CLEN Discussion Group: How scientific is Antitrust?
In this Discussion Group, Professor Michael Jacobs will present 'How scientific is Antitrust?'.
Fifty years ago, decrying the state of Antitrust analysis as an essentially political exercise, Robert Bork observed thet most antitrust commentators of the day were "playing tennis with the net down", engaged in a game that had no rules and whose outcomes were at best whimsical and at worst anti-consumer. A lot has changed in the past fifty years. Economics has overtaken antitrust analysis, and given it a purpose and a logic that it lacked in Bork's day. But despite the clear progress brought to it by the use of economics, Antitrust remains, in important ways, a political exercise: indeterminate, uninformed, and uncertain of its footing. If it's not exactly a case of "plus ca change plus c'est la meme chose", it bears a surprisingly close resemblance to one.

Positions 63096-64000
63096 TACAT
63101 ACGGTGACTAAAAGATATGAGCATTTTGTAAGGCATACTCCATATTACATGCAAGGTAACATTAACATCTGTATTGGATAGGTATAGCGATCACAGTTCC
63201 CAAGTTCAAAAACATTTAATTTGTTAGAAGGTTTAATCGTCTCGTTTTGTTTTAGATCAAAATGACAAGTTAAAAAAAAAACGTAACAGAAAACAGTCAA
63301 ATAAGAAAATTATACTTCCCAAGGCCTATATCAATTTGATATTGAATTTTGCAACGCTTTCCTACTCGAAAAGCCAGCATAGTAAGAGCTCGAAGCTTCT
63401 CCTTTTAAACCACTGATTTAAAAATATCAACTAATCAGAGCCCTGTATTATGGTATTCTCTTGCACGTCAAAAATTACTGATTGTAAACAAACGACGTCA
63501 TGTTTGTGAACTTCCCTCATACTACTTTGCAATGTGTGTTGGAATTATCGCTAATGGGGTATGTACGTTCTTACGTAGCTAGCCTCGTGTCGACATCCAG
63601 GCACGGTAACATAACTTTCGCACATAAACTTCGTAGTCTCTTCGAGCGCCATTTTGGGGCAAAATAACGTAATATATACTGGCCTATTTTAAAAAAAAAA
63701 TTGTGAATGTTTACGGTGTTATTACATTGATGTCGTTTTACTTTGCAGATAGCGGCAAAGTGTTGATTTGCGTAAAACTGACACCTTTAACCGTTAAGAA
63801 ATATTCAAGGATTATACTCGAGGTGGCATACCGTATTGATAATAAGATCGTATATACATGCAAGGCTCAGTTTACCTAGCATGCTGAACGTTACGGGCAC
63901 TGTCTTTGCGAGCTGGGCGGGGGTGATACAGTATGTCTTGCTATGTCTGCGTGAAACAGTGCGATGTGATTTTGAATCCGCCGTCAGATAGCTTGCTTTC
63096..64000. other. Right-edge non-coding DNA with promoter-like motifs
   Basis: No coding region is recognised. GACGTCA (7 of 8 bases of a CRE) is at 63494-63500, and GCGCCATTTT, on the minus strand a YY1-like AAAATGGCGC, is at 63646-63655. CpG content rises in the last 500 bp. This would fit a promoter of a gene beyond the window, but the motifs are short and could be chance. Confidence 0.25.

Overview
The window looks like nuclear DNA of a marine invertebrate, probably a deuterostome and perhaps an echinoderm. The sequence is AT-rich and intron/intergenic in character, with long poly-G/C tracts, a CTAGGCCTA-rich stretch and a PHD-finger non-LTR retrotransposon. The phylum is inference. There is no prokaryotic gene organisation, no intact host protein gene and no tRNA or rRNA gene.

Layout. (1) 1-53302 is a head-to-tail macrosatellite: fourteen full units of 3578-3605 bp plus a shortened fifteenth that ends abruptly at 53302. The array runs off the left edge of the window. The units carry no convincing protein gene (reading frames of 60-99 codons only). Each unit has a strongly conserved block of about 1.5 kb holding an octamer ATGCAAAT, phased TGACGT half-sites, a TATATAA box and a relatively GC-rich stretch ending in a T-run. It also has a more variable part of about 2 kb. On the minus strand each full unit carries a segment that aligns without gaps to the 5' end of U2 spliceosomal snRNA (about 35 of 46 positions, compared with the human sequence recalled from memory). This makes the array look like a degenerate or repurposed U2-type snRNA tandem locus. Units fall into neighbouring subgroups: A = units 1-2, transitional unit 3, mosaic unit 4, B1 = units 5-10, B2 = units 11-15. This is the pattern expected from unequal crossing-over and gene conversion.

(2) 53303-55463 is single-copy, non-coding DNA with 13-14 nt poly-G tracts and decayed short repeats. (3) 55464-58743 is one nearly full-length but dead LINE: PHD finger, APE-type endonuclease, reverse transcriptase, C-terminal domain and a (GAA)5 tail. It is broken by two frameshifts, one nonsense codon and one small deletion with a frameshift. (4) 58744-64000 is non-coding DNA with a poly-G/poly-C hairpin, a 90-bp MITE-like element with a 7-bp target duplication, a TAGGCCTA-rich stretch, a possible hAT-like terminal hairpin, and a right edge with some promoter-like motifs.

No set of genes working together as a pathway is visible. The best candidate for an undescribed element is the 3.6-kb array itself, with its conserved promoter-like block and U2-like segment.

Professor Michael Jacobs, DePaul University
Professor Michael Jacobs
Michael Jacobs is a leading United States antitrust scholar and Distinguished Research Professor of Law at DePaul University. He advised on the drafting of the Chinese AntiMonopoly Law and consults with antitrust enforcement agencies in the United States, Europe and Asia. In 1998–99, he was a Visiting Scholar with the Australian Competition and Consumer Commission (ACCC) and in 2000 he was the Fulbright Distinguished Chair (in competition law) for Italy. For the past 10 years, he has been a special consultant to law firm Ashurst Australia.